Valentine’s Day is coming up, and what better time to learn about romance novels!
There's something purely visceral about being able to read countless stories of people falling in love, no matter their life story, no matter what their past or future might look like (unless they're evil. Evil people don't make good romance protagonists.). Romance covers people of all walks of life, all jobs, all universes, all marginalizations. Because love can be a universal thing. Even then, even if you don't feel romantic love, you can still be the protagonist in a love story, and the love stories of others can still have great value. (Also, regarding the "no evil people in romance" thing...you can be a villain and not evil.) (But we'll talk about that some other time.)
First thing’s first: there is a difference between a love story and a Romance Genre romance novel. You can call something romantic, but it doesn’t make it a romance. A romance novel has two basic and essential elements:
A Central Love Story
The main plot centers around individuals falling in love and struggling to make the relationship work. A writer can include as many subplots as they want as long as the love story is the main focus of the novel.
An Emotionally Satisfying and Optimistic Ending
This is also called an HEA (happily ever after) or HFN (happy for now). The lovers who risk and struggle for each other and their relationship are rewarded with emotional justice and unconditional love.
Romance novels may have any tone or style, be set in any place or time, and have varying levels of sensuality—ranging from sweet to extremely hot. These settings and distinctions of plot create specific subgenres within romance fiction.
Also to be noted: Sex is not a requirement for a book to be considered a romance. Not only are there people who don't feel sexual attraction, but can still fall in love, the sexual relationship isn't always at the center of the love experience...and sometimes it is, but the characters close the door on the reader, allowing us to pick up the story afterwards.
Since romance can be set in any time, place, or situation, though, there are a number of subgenres that exist. Here are some of the most popular:
These novels are set in the here and now, and often involve twenty- and thirty-somethings dealing with extenuating circumstances while also looking for love (or trying to keep the one they have). They can range from sweet and low-conflict to super angsty. Common tropes include workplace relationships, fish-out-of-water stories, and famous flings.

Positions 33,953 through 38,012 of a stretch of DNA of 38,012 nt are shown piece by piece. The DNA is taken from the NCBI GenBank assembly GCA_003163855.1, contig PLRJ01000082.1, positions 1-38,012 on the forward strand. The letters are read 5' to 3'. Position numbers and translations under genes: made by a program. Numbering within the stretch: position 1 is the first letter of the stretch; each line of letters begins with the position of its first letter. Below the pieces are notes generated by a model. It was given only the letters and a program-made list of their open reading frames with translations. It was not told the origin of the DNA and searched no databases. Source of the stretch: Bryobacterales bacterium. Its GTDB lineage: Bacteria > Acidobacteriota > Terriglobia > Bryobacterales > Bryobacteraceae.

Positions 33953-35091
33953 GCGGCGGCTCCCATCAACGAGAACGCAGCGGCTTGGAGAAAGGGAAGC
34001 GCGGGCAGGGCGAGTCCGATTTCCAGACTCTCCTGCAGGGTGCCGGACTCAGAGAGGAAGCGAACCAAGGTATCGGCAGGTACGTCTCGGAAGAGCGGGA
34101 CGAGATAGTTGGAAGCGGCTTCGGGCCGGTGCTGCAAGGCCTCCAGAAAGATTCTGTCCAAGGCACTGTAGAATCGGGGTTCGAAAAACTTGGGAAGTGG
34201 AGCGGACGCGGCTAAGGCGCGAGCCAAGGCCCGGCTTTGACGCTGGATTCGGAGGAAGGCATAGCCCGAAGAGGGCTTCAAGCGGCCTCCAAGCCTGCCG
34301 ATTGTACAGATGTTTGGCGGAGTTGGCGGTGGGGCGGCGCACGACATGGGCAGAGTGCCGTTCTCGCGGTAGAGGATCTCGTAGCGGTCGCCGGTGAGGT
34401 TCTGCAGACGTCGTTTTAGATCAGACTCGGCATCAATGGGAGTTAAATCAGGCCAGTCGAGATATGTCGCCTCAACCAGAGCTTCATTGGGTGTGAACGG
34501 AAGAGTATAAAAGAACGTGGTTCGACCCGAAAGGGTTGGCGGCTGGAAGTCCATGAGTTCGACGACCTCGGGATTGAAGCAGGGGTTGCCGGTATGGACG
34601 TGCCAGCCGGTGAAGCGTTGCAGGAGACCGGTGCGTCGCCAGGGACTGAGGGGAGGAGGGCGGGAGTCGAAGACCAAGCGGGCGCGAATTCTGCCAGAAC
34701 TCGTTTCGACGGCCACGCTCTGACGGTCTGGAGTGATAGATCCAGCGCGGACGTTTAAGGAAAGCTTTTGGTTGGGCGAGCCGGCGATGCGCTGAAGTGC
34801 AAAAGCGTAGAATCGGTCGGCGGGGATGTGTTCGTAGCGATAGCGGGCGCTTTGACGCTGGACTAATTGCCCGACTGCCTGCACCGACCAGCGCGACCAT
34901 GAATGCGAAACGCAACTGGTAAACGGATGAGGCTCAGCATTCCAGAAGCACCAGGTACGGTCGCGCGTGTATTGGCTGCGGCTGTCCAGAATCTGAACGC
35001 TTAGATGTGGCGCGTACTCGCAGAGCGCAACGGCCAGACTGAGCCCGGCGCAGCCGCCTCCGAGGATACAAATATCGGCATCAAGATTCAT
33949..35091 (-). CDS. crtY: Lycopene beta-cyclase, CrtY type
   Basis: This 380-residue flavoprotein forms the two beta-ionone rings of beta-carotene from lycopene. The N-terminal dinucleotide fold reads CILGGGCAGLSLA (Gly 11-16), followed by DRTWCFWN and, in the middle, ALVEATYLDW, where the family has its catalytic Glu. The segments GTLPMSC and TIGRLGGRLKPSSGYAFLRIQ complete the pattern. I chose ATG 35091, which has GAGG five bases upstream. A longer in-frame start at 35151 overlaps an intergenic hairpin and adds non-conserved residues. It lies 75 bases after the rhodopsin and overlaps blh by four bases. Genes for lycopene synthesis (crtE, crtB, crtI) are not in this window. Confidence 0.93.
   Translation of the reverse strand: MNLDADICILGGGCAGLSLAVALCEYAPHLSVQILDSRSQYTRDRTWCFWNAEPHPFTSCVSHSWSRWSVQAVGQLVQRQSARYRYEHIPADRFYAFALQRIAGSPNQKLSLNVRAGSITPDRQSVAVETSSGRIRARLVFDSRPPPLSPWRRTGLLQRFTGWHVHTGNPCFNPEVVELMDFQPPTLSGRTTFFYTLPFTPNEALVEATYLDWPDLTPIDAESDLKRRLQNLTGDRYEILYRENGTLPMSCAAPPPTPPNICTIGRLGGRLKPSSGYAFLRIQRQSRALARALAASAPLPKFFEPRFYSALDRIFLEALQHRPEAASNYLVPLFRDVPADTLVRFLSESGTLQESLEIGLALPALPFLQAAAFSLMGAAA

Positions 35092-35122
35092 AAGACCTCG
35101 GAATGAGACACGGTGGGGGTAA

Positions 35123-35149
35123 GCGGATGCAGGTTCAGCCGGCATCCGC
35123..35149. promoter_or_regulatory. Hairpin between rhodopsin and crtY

Technically, this is a sub-trope of the contemporary subgenre, but it’s becoming more and more important to distinguish them. Not all contemporaries are romcoms, but most romcoms are contemporaries. The situations are not always more ridiculous, but the execution makes even the most stressful situations funny.
Romantic Suspense, like romcoms, are often contemporary novels. There is an element of...suspense...in these books. There’s often someone who is on the run or in hiding or just has a secret, and often times there’s someone assigned to protect them, or help them discover the truth. There is a lot of range to this subgenre.
The vast majority of historical romance, thanks to Romance Icon and OG Georgette Heyer and Our Lady of The Romantics, proto-romance novelist Jane Austen, are set during the English Regency period, which is the short 30 years between the death of George III and the reign of Queen Victoria. There are a lot of dukes; far more than have ever existed in British history. But there are also historical romances set at different times: primarily Medieval and the height of the American West and Reconstruction, though there are more popping up in different periods as well.
Paranormal romance covers a great deal of ground, but can most prominently be said to cover creatures of the night. Does it have vampires? Paranormal. Are there people who can shift into animals? Paranormal. Ghosts? Paranormal. Angels? Same. There is a fine line between paranormal romance and urban fantasy; mostly, the former involves one couple or group finding love in each installation of the series under a shared universe, whereas urban fantasy follows a single character or group throughout the series.
There are romances essentially about everyone and everything, including cowboys past and present, dystopias, sci-fi and fantasy, and Steampunk. There are also what can be more considered denotations, like inspirational romance and—yes, they still exist—Amish romances. There are Amish suspense and historical romances, and multicultural and LGBTQ+ romances in every category. It’s basically the equal-opportunity genre.
Interested in some fun facts?
- The average romance reader is 30-54 years old
- Romance accrues nearly $2 billion per year and accounts for over 30% of the publishing industry’s annual sales
- Amazon Kindle Services, Createspace and Smashbooks allow for self-publishing as a secondary revenue stream, and several authors choose to skip the middleman and publish their own books
- The Big Five publishing companies (Simon & Schuster, Macmillan, Penguin Random House, Hachette, and HarperCollins) all have romance imprints
- Other publishing companies, like Bold Strokes Books and Entangled, are dedicated wholly to romance
- Romance’s primary media are ebook and mass-market paperback, though there are more romance publishers venturing into the larger trade paperback size
- Fabio Lanzoni has not graced the cover of a romance since the '90s
Want to know more? Here are some great links:
NoveList will help you find books you like and tell you about genres and trends.
Similarly, Books and Authors can help you find the perfect romance novel.
Do you like series? You need Fantastic Fiction.
Want to read more? Start here:
So dive in! The water’s fine!